Traditional Irish Christmas recipes
Christmas in Ireland : marketsIn the 18th and 19th centuries, The Margadh Mor the Big Market kickstarted the countdown to Christmas in Ireland.
Its alternative name the Live market was perhaps a better description because this is where the fowl (turkeys, goose, hens) were sold alive.
In the third week, the Dead Market took place. You can work out why. At this market, too, were bought new clothes, whiskey, sweets, tobacco and all the ingredients for a Christmas pudding.
The latter, which bears little resemblence to the modern Irish plum pudding, was boiled on Christmas Eve after the home had been decorated with laurel, holly and ivy.
Geese, ducks, great sides of beef, sheep and pork were turned on the roasting spit in the halls of chieftains in early Christian and medieval times.
In later centuries, the spit had become the kitchen oven and, by the late 18th century, vegetables and fruits began to feature more heavily on the table during the Irish Christmas.
Recipes using beef suet, mixed dried fruit and whiskey in cakes and puddings not terribly dissimilar to those that make an appearance on our modern festive tables every year started to acquire a seasonal status.
Preparations began weeks in advance for these cakes and puddings.
So, too, did the slaughter of cattle and pigs. The latter were shared out with others.
While the majority poor simply shared with their immediate family and neighbours, the traditional division among the gentry in the early 19th century was as follows:
To the gentry of Ireland, Christmas food meant enormous feasts of meats, fishes, vegetables, rich creamy sauces and all manner of sweet delicacies washed down with copious quantities of alcoholic refreshments.
But to the majority of our ancestors, Irish Christmas recipes produced rather more hearty fare. While they were less rich than the foods enjoyed by those further up the social ladder, they were nonetheless exceptionally luxurious to the palate of a population that lived at subsistence level (or worse) for much of the year.
The following are brief descriptions of typical Irish Christmas recipes still enjoyed today.
Roast Goose (25th December)
Although not confined to Ireland's Christmas dinner table, baked ham is another dish often served with the goose.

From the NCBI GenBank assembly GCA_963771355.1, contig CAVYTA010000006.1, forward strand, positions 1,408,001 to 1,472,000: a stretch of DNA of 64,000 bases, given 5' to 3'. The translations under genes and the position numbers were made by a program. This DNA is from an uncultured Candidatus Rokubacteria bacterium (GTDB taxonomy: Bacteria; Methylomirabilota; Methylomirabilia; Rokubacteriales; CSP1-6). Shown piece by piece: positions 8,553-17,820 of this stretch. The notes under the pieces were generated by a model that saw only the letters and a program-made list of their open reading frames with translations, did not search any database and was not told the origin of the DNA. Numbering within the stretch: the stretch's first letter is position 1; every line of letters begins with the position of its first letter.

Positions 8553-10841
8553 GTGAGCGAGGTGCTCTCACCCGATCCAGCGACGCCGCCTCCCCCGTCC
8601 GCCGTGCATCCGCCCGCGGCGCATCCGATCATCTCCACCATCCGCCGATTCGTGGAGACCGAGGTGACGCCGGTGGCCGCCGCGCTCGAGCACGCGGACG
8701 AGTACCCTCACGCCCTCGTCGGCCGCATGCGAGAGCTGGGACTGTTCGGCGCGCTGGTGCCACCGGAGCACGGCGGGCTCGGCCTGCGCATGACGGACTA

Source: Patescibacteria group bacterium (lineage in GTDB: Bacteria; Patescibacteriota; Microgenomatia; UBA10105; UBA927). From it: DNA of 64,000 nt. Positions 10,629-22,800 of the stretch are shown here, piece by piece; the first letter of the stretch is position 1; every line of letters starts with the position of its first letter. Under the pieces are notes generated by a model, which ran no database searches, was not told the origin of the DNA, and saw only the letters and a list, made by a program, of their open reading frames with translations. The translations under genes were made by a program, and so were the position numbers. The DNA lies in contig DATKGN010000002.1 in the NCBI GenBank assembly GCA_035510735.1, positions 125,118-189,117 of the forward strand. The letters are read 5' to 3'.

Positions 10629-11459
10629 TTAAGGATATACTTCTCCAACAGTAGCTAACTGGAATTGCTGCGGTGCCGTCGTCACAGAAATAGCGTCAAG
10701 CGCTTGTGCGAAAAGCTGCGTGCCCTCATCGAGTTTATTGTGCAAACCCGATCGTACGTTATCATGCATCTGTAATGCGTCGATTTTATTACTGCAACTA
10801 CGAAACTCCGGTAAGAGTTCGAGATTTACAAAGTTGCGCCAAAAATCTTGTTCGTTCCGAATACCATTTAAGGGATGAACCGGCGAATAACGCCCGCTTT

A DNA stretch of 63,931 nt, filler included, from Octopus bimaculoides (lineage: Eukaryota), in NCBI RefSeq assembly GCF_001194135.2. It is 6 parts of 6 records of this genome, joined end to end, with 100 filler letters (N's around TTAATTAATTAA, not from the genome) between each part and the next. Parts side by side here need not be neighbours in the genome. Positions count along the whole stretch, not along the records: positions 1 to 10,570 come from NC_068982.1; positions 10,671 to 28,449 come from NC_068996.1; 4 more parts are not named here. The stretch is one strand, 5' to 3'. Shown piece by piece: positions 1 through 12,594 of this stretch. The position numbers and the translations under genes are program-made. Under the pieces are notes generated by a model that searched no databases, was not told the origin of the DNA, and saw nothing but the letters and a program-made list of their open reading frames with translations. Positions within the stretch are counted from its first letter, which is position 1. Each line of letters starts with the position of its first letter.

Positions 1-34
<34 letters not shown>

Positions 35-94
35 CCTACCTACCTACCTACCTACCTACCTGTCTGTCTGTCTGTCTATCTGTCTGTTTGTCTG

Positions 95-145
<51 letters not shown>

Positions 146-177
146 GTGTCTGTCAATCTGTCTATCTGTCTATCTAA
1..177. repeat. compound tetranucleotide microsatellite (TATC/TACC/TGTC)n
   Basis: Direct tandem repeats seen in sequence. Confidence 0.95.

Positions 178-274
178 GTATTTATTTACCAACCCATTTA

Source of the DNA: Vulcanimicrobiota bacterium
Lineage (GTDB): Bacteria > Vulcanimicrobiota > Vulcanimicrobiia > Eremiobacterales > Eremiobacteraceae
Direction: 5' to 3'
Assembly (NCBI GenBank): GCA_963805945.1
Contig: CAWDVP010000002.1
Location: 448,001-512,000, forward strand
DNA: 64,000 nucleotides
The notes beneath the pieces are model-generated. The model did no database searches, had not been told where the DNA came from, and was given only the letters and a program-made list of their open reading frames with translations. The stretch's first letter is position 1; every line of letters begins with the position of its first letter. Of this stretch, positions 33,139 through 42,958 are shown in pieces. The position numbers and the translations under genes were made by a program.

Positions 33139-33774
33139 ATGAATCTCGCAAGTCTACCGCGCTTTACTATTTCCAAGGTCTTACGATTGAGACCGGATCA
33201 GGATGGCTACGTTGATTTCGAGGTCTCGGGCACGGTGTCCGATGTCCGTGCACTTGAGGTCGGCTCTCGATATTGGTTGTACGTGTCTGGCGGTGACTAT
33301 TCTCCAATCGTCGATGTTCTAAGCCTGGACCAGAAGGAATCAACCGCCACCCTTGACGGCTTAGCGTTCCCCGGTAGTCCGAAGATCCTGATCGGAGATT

Three types of potatoes are quite likely to appear with Christmas dinner: roast, boiled and mashed, plus roasted parsnips, boiled or mashed swede, brussels sprouts and cabbage.
Prepare the stuffing first (see below). Allow at least 1lb (450g) uncooked weight per diner. Assuming the goose is already gutted, you just need to wash and dry it and cut away any excess fat around the neck cavity. Prick the skin all over and rub it with lemon and seasoning. Season the main cavity with salt and freshly ground pepper and fill it with the cooled stuffing.
Place the goose in a roasting tin and roast in a very hot oven 240C, 475F, gas 9, for ten minutes. Reduce the heat to 180C, 350F, Gas 4 and cook for 2-21/2 hours but remove the bird from the oven three of four times to pour off excess fat. If you don't do this, your goose will taste very greasy. To test whether cooked, prick the bird at the thickest part. When the juices run clear, Christmas dinner's centrepiece is ready.
Apple & Potato Stuffing, for a 10lb (4.5kg) goose:
Boil the potatoes in salted water. When cooked, mash without using milk or butter. Melt the butter into a pan and, over a low heat, fry the onions for five minutes without allowing them to brown. Add the apples and cook until they are softened. Stir in the mashed potatoes, parsley and balm. Season. Allow to cool before stuffing the goose.
Plum Pudding (25th December)
For a perfect dessert, follow this simple Irish Christmas recipe for plum pudding and accompaniments.
Spiced beef for St Stephen's Day
Irish Spiced Beef is traditionally served on St Stephen's Day (26th December). This is the case in most of Ireland but in Co. Cork, Spiced Beef is not just one of the most popular Irish Chrismas recipes, it is also a dish served all year round. Although our ancestors would have prepared their own dish, and many families still do, you can find well-prepared beef joints, liberally covered in spices, in butchers throughout Ireland in the two weeks before Christmas.
Ingredients: for 20-25 servings
To boil the beef, make a bed of carrots, turnips and ringed onions at the bottom of a pan. Place the beef on top, add the bay leaf, and cover with cold water. Boil for 30 minutes per 1lb/450g, plus an extra 30 minutes. Remove from pot and place between two plates. Put a heavy object on top of the plate and leave for 12-15 hours and then tie the beef with string.
Mix the herbs and spices with salt, sugar and minced onion. Cover the meat in this mixture, rubbing it in well for several minutes. Place into an earthenware crock and cover. Turn the meat once a day, every day for a fortnight and rub in the spice mixture each time.
Scones for Little Christmas (6th January)
This tradition arose from the belief that women deserved a special day of their own after providing for their families throughout the festive period. The chosen foods were considered 'dainties' but Spiced Beef still often makes an appearance, too.
These baked goodies are enjoyed throughout the year, not just as part of an old-fashioned homely Irish Christmas. Recipes for these traditional Irish foods can be found here.
By Claire Santry, Copyright©
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